I mentioned a couple of days ago that I took a class on developing and printing film — an exploration of true analog photography. It was a time-consuming tactile process, and to a photographer of the digital age, the use of chemical potions seems akin to alchemy. A magic transformation of a blank sheet of paper into a photographic print.
The instructor was nice enough to make a second print for me, this time on a fiber based 11×14 inch Ilford paper. The print and paper quality was shockingly better than one printed on standard 8×10 resin (plastic) coated paper. I was barely able to scan it on my flatbed, just cutting off the telltale black borders of an authentic print.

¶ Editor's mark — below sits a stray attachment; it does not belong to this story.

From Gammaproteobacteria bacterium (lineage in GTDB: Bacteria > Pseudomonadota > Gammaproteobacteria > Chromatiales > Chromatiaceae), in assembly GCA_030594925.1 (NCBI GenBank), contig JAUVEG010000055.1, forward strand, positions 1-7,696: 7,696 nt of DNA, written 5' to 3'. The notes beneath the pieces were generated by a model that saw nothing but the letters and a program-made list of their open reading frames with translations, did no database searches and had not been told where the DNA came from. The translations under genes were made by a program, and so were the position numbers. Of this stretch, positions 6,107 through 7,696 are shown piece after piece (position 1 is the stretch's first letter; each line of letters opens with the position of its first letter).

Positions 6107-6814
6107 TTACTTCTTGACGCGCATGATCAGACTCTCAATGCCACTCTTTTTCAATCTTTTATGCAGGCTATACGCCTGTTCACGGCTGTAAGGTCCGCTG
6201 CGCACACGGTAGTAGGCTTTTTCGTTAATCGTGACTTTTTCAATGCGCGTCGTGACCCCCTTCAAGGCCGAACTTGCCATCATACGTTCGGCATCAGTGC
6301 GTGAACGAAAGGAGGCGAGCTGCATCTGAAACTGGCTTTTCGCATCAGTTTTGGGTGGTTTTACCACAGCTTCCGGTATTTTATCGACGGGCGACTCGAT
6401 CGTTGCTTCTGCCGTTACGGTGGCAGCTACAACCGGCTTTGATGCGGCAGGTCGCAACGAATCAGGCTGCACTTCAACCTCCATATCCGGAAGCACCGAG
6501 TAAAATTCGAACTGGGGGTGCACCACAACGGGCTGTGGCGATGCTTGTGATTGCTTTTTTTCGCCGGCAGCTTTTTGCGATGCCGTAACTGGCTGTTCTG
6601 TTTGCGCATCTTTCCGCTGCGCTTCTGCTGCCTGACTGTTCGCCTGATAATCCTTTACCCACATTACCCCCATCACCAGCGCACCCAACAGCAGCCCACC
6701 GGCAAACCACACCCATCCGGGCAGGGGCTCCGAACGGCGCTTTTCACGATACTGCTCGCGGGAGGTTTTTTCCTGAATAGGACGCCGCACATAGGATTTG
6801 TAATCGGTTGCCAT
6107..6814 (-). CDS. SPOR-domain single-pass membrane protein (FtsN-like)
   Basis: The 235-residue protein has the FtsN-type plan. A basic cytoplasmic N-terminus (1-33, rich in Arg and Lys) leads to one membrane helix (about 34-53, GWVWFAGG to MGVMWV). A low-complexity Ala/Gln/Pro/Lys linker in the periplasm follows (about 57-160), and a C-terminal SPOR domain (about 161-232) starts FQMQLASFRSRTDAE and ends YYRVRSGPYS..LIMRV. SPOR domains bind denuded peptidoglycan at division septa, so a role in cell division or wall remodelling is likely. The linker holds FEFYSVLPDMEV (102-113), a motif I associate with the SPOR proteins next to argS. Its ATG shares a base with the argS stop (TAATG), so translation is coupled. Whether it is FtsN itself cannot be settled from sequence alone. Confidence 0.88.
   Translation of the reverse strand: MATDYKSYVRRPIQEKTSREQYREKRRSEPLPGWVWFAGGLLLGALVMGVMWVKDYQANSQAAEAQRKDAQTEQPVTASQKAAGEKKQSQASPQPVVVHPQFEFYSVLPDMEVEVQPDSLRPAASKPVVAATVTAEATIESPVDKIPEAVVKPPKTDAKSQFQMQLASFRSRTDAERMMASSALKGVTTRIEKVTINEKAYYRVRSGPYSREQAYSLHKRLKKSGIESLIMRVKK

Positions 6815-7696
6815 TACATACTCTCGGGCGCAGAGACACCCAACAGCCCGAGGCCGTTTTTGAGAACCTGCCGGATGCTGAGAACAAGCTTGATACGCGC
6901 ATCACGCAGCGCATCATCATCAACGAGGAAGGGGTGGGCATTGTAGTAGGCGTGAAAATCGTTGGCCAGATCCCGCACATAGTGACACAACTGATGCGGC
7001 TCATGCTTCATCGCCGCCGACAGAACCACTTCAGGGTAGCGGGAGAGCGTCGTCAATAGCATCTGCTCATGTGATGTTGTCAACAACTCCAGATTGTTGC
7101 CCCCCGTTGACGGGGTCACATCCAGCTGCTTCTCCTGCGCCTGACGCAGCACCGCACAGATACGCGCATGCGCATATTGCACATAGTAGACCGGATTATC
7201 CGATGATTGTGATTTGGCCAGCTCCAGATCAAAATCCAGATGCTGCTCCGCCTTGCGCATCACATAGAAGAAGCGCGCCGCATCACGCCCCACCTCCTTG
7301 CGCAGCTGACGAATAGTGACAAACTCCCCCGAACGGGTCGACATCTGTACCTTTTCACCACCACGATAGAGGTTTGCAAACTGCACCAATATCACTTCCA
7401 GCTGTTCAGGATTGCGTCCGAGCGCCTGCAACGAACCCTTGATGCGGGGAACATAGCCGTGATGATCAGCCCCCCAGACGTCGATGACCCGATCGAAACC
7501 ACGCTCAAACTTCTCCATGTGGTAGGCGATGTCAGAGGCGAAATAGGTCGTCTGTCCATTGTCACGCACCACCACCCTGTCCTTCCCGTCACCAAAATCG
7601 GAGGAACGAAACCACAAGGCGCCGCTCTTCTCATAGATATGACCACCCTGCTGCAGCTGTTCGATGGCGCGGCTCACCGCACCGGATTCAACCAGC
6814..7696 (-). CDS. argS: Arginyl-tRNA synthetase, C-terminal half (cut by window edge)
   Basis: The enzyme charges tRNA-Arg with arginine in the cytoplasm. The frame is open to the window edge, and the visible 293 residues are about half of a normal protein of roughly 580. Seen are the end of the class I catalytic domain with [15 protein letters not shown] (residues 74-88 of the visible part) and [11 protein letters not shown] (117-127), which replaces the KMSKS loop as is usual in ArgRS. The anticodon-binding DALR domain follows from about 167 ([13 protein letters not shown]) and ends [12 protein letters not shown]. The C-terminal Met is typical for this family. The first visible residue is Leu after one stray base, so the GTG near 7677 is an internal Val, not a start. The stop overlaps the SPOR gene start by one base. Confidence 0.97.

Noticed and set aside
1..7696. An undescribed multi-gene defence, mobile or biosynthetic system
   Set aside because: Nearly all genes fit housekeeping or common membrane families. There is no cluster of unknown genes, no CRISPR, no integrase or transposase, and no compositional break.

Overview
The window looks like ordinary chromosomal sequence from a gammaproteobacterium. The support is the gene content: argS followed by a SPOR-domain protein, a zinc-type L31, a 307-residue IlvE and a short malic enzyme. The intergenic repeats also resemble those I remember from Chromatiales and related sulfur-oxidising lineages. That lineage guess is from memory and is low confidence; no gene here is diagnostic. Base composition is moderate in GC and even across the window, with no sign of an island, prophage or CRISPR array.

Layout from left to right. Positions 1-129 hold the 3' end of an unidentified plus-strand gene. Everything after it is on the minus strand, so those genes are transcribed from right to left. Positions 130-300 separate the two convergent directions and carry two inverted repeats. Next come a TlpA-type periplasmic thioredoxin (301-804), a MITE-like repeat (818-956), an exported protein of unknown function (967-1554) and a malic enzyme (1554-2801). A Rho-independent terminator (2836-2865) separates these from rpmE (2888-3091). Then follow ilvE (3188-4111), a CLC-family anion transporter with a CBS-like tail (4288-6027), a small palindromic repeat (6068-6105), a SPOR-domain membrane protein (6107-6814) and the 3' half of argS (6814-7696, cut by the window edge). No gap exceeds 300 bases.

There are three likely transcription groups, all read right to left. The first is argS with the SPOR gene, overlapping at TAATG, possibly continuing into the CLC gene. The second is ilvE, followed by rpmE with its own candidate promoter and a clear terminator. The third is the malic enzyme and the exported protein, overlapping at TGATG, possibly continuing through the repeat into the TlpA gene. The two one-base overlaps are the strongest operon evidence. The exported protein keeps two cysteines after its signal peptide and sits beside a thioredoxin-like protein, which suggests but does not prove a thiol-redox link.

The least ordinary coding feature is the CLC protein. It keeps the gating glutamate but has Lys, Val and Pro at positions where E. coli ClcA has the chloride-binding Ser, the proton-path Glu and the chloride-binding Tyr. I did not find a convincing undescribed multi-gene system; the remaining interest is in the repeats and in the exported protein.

What did I learn from this introductory course? The art and craft of traditional print making would take a while to master. But the output of a print on fine quality paper is enticing. I’ve made high quality Inkjet prints on pricy Hahnemuhle FineArt papers and even framed them, but they don’t look quite the same as a silver gelatin black and white print.
Comparing this traditional process of shooting, developing and printing photographs stands in stark contrast to the technology I talked about yesterday. The power of a pocket picture-taking computer, endowed with artificial intelligence and connected to the world. They are both amazing in their own way and couldn’t be more different from each other.
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